Failed home inspections break a lot of deals. We prepare our buyers by letting them know that the home inspections are usually followed by a time of negotiation and weighing out options.
When buying a home, it is normal and recommended that you hire a licensed home inspector to inspect a home before your inspection period is up. In our experience, every single inspection report has something that fails. Some items can be small like a cracked switch plate, while others can be big like a sinkhole that is causing settlement problems.
Evaluating your inspection report
Before you ask a seller to make a laundry list of repairs, you first need to distinguish what is a real problem and what is just something to know. Inspectors note anything and everything that is or could be an issue. We once had a large sidewalk crack noted and the buyers were terrified of it being a sinkhole issue. In reality, it was likely some sort of a tree root issue and was too far away from the house for it to have been a structural concern.
On the other hand, when the inspector notes a federal pacific electrical panel, this is a problem and a reason why you will not be able to obtain insurance on the house. If there is an undersized AC unit, this is an obvious problem and it raises red flags as to why, who, and how it was installed in the first place.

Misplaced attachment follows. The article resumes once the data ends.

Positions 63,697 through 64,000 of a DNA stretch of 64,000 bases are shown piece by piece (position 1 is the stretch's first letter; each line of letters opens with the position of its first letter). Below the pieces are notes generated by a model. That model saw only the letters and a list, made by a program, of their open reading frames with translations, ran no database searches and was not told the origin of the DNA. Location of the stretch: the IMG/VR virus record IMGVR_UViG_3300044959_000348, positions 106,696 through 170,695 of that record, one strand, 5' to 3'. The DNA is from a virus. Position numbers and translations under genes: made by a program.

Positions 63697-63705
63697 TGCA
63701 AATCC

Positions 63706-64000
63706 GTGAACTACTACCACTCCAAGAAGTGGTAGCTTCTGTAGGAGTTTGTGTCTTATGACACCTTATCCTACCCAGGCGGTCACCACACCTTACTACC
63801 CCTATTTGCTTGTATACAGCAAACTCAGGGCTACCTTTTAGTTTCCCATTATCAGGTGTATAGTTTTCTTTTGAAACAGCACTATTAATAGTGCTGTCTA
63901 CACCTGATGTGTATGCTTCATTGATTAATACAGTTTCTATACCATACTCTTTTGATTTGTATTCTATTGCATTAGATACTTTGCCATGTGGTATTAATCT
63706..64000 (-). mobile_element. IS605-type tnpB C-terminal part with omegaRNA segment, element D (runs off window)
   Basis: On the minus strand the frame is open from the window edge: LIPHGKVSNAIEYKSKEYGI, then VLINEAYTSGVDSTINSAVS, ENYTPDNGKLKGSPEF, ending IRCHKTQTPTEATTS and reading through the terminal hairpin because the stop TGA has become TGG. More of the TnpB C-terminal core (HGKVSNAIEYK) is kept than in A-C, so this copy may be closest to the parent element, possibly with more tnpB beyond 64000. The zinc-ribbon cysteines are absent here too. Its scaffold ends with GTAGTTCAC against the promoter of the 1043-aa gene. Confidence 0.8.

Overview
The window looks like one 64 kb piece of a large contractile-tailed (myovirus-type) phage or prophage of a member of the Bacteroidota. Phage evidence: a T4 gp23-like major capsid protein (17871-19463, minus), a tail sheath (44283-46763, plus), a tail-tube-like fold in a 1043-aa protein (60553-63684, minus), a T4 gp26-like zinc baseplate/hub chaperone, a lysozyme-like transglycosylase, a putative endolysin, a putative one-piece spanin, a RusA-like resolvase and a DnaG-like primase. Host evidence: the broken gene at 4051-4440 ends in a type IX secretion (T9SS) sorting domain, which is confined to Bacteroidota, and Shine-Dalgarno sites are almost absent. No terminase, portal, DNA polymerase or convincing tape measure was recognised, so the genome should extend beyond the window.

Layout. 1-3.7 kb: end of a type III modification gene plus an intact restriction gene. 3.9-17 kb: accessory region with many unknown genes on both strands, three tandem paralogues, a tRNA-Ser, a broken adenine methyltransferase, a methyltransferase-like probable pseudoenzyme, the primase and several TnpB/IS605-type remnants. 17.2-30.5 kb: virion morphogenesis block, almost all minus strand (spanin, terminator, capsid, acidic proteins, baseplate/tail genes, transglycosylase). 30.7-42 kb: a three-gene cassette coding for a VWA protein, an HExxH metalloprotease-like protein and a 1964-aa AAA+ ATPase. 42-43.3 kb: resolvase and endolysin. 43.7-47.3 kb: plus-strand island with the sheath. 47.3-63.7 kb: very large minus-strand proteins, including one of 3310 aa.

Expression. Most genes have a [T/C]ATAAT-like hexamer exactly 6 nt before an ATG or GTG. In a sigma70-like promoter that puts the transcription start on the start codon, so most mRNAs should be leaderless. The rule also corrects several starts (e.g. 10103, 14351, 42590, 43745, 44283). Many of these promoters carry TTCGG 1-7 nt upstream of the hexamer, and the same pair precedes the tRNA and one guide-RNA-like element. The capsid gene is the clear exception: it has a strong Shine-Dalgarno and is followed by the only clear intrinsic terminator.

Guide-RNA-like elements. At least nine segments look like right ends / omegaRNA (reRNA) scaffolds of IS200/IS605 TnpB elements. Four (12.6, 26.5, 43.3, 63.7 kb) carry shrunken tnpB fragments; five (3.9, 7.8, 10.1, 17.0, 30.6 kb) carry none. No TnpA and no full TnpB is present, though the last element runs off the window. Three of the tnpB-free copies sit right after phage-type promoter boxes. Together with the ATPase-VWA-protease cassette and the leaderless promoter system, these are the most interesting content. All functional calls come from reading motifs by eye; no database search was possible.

These failed inspection items fall into the category of something you would not have normally known about without an inspection and they can cause serious, potentially expensive problems.
Although it would be nice to have a conversation with the seller about repairs, sellers agents tend to get in the way and communication becomes filtered. The formal ask comes in the form of an addendum to your purchase contract. This is where you list what repairs you are requesting the seller to complete.
On your repairs list, you must be specific. When you just say repair AC system, it leaves room for interpretation. If there is any room at all for interpretation, you risk a situation in which a seller claims they completed a repair, but it isn’t 100% what you wanted to be done.
Tell them why
When asking someone for anything, the odds of them doing it are increased drastically when you give them a reason. So when you ask for repairs, say exactly why you are requesting the repairs you want. If it is an insurance concern, a safety concern, or if it is a repair cost concern, say that in your addendum or the seller's agent may never communicate why.
You never want to run into the situation in which you are going to closing and the seller still hasn’t made repairs. This can put you into a situation where you have to decide if it is worth it to just move forward, to continuously push out closing, or just cancel the contract.
We recommend putting a timeframe with a penalty in place in the event the fix is not made on time. Most of the time, sellers do not fix everything by the due date, and many times, sellers don’t complete all the repairs they agreed upon at all.
Before you buy a home, get an agent who has a plan for the tough tough stuff. Call today or fill out the form here to get in touch.
May 9, 2022
What to look for when buying a rental property.
While rental properties can be a great way to build wealth, they can also be a great way to build stress. If you are on the hun...
March 14, 2022
How to make your offer stand out in a hot market.
Speaking as a listing agent, when I list a home for sale, I usually have multiple offers and they often start to look the same....
October 25, 2021
Pre-approval v. pre-qualification: What buyers need to know!
Submitting an offer on a house without a pre-approval letter is like submitting a resume without any references. Asking if bein...